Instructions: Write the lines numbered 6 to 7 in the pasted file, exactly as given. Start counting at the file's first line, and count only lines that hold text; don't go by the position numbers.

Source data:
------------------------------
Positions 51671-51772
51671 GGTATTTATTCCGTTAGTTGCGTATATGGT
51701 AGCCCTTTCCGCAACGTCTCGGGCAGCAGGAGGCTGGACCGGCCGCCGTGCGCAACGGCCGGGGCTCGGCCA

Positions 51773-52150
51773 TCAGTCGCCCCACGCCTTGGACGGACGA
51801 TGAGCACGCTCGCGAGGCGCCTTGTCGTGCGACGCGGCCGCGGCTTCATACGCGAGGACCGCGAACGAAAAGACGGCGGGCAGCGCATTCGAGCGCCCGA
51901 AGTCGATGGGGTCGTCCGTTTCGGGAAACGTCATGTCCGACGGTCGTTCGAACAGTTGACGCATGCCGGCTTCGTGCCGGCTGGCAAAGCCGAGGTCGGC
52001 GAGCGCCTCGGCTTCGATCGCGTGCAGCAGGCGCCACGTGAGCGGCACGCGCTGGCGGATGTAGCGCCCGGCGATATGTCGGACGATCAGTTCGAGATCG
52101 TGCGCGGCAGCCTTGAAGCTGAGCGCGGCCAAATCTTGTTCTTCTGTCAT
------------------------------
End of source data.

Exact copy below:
51801 TGAGCACGCTCGCGAGGCGCCTTGTCGTGCGACGCGGCCGCGGCTTCATACGCGAGGACCGCGAACGAAAAGACGGCGGGCAGCGCATTCGAGCGCCCGA
51901 AGTCGATGGGGTCGTCCGTTTCGGGAAACGTCATGTCCGACGGTCGTTCGAACAGTTGACGCATGCCGGCTTCGTGCCGGCTGGCAAAGCCGAGGTCGGC